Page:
The good news is that while drug addiction is still an issue in India, it’s far less of an issue than it was thirty years ago. The bad news is that despite efforts to reduce addiction in India, rates are still climbing steadily. In short, there’s good reason to think drug addiction in India will be an even bigger concern 30 years from now than it is today. Here’s why… and what might help turn things around.

We already know how drugs affect us: Opioids cause euphoria by acting on receptors in our brain; cocaine speeds up activity within our brain; cannabis alters our senses and thoughts, etc., etc. But we also know that drugs can have other effects besides those related to their chemical makeup—the environment where we take them can have a big impact on how they impact us. In fact, research has shown that people who live in areas with a more drug-related crime are more likely to use drugs than people who live in safer neighborhoods. So, why does living somewhere dangerous make people more likely to use drugs? It’s not just because of what happens when you do drugs—it’s because of what happens when you don’t do them.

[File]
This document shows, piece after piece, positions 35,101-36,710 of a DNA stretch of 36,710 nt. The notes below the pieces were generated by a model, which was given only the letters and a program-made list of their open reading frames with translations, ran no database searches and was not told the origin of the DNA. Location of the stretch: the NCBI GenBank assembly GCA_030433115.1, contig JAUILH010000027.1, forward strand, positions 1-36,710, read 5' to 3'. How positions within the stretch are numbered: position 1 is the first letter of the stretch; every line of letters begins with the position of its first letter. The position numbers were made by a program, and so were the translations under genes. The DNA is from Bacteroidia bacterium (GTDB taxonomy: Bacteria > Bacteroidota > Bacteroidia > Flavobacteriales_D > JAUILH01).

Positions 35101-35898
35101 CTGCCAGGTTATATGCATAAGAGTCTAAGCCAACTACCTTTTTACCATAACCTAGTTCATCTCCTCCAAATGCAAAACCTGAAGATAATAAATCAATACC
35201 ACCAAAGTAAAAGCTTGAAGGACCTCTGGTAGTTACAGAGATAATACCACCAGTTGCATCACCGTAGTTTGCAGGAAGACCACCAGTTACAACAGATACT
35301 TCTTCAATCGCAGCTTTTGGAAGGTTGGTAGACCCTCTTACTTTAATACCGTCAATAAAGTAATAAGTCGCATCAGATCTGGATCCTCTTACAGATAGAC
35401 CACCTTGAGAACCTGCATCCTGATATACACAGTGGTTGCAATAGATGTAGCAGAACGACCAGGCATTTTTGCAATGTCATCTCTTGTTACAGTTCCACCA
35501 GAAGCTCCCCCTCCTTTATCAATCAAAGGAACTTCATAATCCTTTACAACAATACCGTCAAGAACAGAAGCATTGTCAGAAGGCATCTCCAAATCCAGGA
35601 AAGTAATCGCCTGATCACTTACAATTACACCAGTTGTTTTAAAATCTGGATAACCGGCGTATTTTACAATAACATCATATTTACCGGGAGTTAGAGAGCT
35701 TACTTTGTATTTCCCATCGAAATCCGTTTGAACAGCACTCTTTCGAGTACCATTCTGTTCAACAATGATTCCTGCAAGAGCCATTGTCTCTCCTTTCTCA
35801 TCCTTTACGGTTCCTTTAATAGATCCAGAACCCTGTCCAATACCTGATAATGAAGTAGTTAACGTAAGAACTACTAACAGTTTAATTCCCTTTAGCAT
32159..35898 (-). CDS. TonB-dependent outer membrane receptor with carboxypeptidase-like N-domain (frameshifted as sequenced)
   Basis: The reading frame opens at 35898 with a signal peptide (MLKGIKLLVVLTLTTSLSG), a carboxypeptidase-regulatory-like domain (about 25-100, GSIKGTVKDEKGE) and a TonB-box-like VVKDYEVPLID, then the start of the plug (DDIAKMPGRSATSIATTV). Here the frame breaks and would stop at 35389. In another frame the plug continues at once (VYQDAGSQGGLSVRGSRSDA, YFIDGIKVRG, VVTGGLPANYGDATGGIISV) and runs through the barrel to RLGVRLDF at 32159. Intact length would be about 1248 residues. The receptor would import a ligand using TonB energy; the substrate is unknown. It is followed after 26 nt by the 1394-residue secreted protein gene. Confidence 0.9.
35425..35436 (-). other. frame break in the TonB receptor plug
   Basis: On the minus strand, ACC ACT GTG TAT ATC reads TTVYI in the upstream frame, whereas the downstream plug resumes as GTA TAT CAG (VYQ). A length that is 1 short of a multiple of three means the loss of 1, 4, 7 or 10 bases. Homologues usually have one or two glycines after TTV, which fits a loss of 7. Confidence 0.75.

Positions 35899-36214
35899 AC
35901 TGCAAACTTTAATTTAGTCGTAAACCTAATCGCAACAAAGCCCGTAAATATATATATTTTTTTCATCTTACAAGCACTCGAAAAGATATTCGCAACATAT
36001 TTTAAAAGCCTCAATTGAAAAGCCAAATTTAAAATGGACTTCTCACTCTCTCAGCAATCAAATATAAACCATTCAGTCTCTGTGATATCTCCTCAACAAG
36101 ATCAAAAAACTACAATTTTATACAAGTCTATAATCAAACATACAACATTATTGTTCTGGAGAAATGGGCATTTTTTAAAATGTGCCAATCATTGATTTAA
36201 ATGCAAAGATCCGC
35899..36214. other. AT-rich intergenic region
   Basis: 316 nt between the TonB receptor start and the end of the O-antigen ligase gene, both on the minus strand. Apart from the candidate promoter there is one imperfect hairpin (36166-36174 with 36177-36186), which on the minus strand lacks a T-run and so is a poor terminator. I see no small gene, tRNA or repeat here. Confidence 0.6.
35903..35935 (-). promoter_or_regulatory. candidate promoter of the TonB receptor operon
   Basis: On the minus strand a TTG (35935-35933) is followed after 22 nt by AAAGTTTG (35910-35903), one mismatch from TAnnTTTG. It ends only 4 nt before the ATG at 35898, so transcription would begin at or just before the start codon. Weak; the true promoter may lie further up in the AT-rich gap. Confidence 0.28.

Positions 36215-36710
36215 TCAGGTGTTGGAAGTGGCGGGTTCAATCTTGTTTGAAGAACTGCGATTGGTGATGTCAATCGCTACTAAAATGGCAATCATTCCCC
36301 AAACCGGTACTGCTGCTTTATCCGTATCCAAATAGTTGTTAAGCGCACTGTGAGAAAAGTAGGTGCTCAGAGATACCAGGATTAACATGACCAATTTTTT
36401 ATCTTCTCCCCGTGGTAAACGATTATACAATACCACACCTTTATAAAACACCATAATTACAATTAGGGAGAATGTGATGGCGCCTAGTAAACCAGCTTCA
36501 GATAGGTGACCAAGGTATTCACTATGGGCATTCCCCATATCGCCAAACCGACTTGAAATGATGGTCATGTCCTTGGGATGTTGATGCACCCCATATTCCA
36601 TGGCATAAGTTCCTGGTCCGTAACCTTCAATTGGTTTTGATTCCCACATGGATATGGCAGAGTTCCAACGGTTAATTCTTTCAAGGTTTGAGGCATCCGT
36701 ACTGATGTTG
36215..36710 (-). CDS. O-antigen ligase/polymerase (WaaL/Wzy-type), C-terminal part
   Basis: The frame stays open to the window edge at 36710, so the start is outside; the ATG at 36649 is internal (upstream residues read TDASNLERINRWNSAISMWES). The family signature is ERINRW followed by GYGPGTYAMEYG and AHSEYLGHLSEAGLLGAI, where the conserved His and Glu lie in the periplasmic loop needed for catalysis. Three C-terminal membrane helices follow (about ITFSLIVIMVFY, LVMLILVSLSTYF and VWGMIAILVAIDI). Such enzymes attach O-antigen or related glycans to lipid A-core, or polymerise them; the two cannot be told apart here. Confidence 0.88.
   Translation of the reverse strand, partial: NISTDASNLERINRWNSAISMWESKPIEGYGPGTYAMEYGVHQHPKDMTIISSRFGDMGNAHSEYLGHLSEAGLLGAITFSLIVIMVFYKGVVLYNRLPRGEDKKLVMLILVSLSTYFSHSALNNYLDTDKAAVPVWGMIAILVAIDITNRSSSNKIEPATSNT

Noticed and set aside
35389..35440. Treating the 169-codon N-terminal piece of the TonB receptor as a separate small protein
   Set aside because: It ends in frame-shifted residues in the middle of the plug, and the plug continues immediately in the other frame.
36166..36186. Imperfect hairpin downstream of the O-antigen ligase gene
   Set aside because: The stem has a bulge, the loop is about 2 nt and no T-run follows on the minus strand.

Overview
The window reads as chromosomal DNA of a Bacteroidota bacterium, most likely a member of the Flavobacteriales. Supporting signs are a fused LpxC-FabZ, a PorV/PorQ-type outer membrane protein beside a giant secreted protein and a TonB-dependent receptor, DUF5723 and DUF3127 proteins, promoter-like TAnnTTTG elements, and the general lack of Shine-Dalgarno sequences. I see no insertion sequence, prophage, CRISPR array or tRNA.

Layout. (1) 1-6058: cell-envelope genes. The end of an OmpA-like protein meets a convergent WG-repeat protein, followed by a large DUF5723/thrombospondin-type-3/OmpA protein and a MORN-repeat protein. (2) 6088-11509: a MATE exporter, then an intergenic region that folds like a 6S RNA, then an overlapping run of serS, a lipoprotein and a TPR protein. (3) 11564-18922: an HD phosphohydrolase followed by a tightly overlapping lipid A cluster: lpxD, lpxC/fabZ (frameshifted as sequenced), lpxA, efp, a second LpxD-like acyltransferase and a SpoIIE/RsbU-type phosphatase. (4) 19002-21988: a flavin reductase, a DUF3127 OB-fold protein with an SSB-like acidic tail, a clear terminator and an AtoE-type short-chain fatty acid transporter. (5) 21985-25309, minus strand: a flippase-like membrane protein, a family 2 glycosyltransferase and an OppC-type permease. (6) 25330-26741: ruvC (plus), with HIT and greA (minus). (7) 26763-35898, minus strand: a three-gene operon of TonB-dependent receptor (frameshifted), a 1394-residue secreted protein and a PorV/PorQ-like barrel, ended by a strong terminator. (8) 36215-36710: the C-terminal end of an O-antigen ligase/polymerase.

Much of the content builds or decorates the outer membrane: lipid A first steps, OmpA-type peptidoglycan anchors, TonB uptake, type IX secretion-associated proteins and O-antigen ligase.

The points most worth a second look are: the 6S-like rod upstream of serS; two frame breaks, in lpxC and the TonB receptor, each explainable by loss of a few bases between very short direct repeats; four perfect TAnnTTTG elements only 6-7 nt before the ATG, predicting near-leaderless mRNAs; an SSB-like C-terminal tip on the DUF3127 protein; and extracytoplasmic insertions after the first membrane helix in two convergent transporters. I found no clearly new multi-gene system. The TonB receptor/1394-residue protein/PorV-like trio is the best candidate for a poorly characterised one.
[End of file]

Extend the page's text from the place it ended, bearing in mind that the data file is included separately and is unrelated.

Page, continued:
Government’s Role in Combating Drug Abuse

A gigantic part of tackling drug abuse in India is dependent on how well its government implements policies aimed at addiction prevention. Law enforcement has increased slightly over the past few years—the National Narcotics Control Bureau (NNCB) was established to enforce drug laws more stringently—but there’s still plenty of room for improvement. Additionally, many law enforcement agencies lack funding or training to detect illegal substances effectively, leading them to focus on other crimes instead. It’s clear that India needs a better system in place if it wants to fight back against growing drug abuse rates.

Lack of Rehabilitation Centers is a Major Issue